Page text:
Atomic Absorption Spectrometry

Atomic absorption spectrometry (AAS) is a spectroanalytical procedure for the quantitative determination of chemical elements using absorption of optical radiation (light) by free atoms in the gaseous state.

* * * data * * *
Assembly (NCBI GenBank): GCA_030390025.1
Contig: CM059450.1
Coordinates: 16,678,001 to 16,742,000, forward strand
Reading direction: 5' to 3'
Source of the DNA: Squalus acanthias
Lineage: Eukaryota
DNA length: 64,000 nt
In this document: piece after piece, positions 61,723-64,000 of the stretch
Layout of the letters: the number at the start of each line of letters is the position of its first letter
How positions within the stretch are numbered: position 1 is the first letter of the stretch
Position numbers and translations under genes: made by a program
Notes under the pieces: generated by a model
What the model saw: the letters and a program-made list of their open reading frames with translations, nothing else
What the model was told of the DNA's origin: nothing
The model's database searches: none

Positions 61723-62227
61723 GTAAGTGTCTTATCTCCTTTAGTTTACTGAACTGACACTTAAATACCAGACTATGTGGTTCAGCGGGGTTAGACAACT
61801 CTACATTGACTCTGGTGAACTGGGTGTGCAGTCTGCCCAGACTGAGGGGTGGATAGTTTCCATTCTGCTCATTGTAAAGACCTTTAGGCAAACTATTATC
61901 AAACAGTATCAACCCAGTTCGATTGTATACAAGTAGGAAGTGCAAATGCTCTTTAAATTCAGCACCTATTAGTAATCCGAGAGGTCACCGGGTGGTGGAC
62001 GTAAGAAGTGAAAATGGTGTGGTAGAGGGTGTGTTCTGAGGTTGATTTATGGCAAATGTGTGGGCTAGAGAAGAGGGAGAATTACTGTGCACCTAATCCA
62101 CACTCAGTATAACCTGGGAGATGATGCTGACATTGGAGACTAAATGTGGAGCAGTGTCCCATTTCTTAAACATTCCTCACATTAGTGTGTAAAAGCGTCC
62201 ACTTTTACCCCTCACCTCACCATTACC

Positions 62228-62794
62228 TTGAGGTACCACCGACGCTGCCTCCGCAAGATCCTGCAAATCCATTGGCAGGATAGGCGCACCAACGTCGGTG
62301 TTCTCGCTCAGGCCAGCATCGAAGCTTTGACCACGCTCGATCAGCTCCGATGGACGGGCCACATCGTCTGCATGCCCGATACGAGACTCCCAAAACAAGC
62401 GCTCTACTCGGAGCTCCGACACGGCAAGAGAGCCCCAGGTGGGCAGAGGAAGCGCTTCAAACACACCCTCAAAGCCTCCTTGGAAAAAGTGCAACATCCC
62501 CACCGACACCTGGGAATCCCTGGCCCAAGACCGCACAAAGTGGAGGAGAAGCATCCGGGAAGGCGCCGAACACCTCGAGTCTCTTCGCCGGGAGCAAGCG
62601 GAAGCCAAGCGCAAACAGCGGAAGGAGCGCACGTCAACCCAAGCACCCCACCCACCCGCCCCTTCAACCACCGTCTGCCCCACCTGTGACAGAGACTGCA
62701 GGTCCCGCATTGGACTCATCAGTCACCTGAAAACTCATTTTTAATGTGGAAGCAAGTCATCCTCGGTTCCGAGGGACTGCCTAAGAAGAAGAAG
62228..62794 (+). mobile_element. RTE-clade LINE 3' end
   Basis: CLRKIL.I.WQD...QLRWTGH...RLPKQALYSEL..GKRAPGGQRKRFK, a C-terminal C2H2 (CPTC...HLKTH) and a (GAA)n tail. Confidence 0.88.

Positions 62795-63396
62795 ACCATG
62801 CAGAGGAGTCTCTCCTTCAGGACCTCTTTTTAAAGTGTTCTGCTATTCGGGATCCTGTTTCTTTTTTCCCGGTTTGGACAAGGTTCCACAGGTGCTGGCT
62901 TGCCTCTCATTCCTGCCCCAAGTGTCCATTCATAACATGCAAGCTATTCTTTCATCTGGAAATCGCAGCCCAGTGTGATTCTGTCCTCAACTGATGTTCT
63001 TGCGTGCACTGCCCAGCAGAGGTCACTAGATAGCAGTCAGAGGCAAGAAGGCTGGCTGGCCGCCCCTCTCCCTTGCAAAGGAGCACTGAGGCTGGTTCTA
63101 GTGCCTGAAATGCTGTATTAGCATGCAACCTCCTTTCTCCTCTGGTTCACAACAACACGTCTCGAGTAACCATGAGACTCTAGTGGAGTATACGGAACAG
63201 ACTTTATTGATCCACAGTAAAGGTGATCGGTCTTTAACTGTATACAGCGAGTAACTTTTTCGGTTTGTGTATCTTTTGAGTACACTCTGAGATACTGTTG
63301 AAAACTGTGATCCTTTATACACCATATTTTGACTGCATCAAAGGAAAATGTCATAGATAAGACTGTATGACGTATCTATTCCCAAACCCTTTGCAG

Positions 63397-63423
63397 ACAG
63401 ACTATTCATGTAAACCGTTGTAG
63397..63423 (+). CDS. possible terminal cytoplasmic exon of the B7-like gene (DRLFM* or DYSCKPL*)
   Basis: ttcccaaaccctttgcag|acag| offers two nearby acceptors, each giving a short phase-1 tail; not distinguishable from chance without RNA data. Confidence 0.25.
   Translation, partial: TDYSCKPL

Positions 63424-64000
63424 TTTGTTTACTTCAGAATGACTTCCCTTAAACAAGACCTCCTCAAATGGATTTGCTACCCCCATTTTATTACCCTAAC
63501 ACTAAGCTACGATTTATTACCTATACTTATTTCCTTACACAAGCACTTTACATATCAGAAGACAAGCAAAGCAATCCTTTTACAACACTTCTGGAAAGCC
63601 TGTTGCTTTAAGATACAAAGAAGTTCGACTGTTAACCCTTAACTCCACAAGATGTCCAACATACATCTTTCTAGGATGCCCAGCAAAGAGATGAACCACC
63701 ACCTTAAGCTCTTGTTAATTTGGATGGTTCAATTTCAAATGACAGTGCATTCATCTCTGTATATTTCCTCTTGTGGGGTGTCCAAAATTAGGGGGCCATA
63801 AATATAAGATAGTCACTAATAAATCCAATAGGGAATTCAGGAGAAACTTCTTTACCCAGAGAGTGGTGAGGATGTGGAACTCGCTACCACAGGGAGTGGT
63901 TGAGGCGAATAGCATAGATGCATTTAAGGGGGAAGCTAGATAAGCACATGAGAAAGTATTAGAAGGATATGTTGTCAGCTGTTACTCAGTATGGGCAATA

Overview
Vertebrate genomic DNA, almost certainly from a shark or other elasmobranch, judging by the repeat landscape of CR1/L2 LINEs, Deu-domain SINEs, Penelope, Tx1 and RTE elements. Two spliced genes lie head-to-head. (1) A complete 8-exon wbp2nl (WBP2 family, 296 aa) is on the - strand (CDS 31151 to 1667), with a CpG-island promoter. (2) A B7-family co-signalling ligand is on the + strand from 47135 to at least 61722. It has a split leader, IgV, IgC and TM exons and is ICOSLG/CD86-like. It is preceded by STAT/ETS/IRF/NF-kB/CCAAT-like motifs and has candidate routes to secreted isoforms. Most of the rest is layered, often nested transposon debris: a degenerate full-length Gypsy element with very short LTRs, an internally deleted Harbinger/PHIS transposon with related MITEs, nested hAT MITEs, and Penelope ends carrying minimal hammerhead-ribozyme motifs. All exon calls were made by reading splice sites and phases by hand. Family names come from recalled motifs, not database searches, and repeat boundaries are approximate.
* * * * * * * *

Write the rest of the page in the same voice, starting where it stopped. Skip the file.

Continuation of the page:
The technique makes use of absorption spectrometry to asses the concentration of an analyte in a sample. The electrons of the atoms in the flame atomizer are promoted to higher orbitals (an excited state) for a short period of time by absorbing a defined quantity of energy (radiation of a given wavelength). This amount of energy is specific to a particular electron transition in a particular element. In general, each wavelength corresponds to only one element, and the width of an absorption line is only of the order of a few picometers (pm), which gives the technique its elemental selectivity. The radiation flux without a sample and with a sample in the atomizer is measured using a detector, and the ratio between the two values (the absorbance) is converted to analyte concentration (or mass) using the Beer-Lambert Law. An AAS analysis can be used to determine over 70 different elements in solution, although Gold Analysis following Fire Assay digestion is most common.

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